Why you should be using a Content Security Policy

Why you should be using a Content Security Policy

Tom Lofts - 20 June 2018

With security becoming even more of a hot topic in the web industry, it’s not just hackers and other attackers who are developing new exploits and attacks – the industry is also developing tools and standards to fight back.

One such standard is Content Security Policy. Originally developed in 2012, but not gaining much attention until more recently, the Content Security Policy (CSP) standard is a method to allow websites to indicate to web browsers what technologies they’re using and what other sites they may be loading data from in an attempt to prevent malicious code from being included on the site and being sent to users.

Malicious code and its origins

So why would a website contain malicious code in the first place? While website operators do their best to keep their site secure, there are two ways which malicious code may be uploaded:

1. Most websites allow some form of user participation such as comments, photo upload or other ways a user may be able to upload data. Web sites need to be very careful to review the data uploaded by their users to ensure a malicious user doesn’t upload something which either harms the site or harms other users. In particular an attacker may attempt to upload code to the site which manipulates a user’s browser in a way the site operator didn’t intend. Known as cross site scripting, this is one of the most common attacks on websites and regularly occurs on even large well known websites.

2. Many sites include code not just from their own site, but from other sites as well. Sites can include code from advertising networks to display ads, from analytics providers to collect data on their visitors and from providers of other services such as online chat. These all work by including code from another provider which is then sent to the user’s browser and run. Generally, this shouldn’t be a problem, but it means when you visit a website, you don’t just need to trust the website, but also all the providers they use – which on some sites can be as many as ten or twenty other providers on a single page. In this case attackers don’t attack the site you’re browsing but one of their providers, who then direct your browser to run the malicious code. This is less common, but again some well known websites have been affected.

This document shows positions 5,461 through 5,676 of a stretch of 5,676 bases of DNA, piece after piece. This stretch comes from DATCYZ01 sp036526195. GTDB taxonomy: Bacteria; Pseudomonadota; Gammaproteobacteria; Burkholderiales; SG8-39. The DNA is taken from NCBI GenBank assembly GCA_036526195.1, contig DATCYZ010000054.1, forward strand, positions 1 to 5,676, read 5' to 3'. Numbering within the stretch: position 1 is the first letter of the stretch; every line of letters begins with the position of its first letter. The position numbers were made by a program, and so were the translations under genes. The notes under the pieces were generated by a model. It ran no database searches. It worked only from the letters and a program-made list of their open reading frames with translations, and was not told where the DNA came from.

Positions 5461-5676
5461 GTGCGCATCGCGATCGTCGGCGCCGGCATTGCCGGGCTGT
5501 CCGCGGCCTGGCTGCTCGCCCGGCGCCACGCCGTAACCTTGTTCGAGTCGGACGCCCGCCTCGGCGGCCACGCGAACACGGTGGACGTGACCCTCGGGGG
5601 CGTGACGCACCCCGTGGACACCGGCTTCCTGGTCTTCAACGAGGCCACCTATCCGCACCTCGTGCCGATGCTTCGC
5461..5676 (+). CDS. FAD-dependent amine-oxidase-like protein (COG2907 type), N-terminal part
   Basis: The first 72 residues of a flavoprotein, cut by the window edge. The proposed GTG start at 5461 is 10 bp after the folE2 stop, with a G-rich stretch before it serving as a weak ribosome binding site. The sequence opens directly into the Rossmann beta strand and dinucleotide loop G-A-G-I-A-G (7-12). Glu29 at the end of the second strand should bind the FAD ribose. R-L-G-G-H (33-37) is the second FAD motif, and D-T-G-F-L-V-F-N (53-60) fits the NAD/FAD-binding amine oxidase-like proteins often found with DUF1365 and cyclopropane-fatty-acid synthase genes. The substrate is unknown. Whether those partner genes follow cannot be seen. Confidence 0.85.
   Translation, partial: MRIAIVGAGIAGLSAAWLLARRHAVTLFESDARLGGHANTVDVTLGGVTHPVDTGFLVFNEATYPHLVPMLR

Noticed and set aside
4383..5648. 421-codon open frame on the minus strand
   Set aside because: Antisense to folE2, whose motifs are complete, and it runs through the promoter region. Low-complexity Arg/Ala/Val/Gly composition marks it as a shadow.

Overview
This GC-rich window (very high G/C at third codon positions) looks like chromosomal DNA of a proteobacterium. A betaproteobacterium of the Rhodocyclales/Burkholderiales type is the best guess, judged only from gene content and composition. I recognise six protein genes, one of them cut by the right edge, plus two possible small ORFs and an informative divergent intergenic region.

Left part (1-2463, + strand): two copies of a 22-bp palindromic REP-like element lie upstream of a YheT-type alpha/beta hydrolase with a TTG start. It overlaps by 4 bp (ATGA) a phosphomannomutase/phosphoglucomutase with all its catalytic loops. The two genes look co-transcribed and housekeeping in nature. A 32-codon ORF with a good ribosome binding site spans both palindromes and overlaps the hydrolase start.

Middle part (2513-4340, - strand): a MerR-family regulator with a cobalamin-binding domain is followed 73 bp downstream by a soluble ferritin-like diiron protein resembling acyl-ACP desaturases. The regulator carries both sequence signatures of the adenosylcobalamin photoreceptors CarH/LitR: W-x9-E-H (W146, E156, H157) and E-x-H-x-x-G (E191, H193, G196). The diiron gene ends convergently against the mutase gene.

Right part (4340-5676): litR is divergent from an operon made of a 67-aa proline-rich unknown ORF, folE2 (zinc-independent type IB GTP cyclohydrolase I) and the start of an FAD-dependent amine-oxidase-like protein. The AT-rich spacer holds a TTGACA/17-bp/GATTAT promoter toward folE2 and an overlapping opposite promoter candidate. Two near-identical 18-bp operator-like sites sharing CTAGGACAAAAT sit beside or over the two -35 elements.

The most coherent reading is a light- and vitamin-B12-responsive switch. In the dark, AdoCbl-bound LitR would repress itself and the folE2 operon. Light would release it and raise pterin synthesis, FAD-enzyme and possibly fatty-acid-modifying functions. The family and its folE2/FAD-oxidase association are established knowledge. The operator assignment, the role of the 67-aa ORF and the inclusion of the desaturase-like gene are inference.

Content Security Policy to the rescue

So how does having a Content Security Policy (CSP) protect against this? CSP works as a whitelist, allowing site owners to specify only certain types of content which may appear on their site and where it may originate from. The content types, include scripts (code), images, video and audio, fonts, forms and other types of content which may feature on a website. For each type, the site owner can specify whether it’s allowed at all, allowed only from the website, or allowed from a whitelist of specific sites.

For example, online chat functionality requires the loading of a script from the provider, so the owner would need to set the ‘script’ content security policy with the chat providers domain. Once in place the CSP will be sent with the page when a site is visited. It will be checked by the browser, and the browser will enforce the policy, blocking any functionality which has not been explicitly approved by the policy such as malicious scripts or other code which may have been placed on the site by attackers.

Implementing CSP

Creating and implementing a CSP on a website requires some further technical knowledge so is best left to your web developer, but further implementation details can be found as part of CSP implementation tutorials.

The main concern is implementing it correctly – too strict a policy and functionality on the site will be broken. In our example above with the online chat functionality, forgetting to include the provider in the policy will prevent the chat code from loading, and it won’t appear on the website.

Creating a policy for an existing site requires auditing the use of functionality affected by the CSP and ensuring the policy correctly includes all the functionality the site requires to function. This must also be considered during future development to ensure that the policy is correctly updated should new functionality be added or removed requiring the policy to be changed.

At the other end of the scale there’s also the opposite problem – it would be very easy to create a very lax policy which would e.g. allow scripts from all sources, which then removes the very protection that CSP provides. So, in addition to implementing CSP, some care needs to be taken to implement it correctly.

So far it doesn’t seem as though many website owners have implemented CSP yet, with a recent survey indicating far less than 1% of the top sites have implemented it. As with any best practice, it does take some time for these to be adopted by the industry so hopefully we’ll see an increase in these numbers over the coming months and the web will become as safer place because of it.